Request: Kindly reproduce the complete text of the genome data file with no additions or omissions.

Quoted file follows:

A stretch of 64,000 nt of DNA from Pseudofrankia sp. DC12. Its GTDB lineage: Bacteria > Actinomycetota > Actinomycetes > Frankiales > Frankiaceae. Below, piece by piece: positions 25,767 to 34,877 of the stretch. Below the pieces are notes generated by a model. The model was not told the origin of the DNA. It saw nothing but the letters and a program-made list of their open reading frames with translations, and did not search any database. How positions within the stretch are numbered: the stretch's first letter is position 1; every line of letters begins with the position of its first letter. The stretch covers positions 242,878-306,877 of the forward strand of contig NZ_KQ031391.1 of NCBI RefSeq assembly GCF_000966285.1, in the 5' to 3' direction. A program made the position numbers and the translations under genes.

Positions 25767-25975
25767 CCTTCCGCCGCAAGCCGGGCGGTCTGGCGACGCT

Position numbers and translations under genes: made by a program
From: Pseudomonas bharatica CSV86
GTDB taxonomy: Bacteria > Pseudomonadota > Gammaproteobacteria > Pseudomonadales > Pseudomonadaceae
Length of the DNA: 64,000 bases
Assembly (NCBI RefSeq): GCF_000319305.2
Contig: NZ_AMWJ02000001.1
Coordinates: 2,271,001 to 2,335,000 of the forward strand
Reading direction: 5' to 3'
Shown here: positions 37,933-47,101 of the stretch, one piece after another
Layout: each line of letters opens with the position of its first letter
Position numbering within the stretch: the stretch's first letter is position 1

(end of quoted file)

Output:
A stretch of 64,000 nt of DNA from Pseudofrankia sp. DC12. Its GTDB lineage: Bacteria > Actinomycetota > Actinomycetes > Frankiales > Frankiaceae. Below, piece by piece: positions 25,767 to 34,877 of the stretch. Below the pieces are notes generated by a model. The model was not told the origin of the DNA. It saw nothing but the letters and a program-made list of their open reading frames with translations, and did not search any database. How positions within the stretch are numbered: the stretch's first letter is position 1; every line of letters begins with the position of its first letter. The stretch covers positions 242,878-306,877 of the forward strand of contig NZ_KQ031391.1 of NCBI RefSeq assembly GCF_000966285.1, in the 5' to 3' direction. A program made the position numbers and the translations under genes.

Positions 25767-25975
25767 CCTTCCGCCGCAAGCCGGGCGGTCTGGCGACGCT

Position numbers and translations under genes: made by a program
From: Pseudomonas bharatica CSV86
GTDB taxonomy: Bacteria > Pseudomonadota > Gammaproteobacteria > Pseudomonadales > Pseudomonadaceae
Length of the DNA: 64,000 bases
Assembly (NCBI RefSeq): GCF_000319305.2
Contig: NZ_AMWJ02000001.1
Coordinates: 2,271,001 to 2,335,000 of the forward strand
Reading direction: 5' to 3'
Shown here: positions 37,933-47,101 of the stretch, one piece after another
Layout: each line of letters opens with the position of its first letter
Position numbering within the stretch: the stretch's first letter is position 1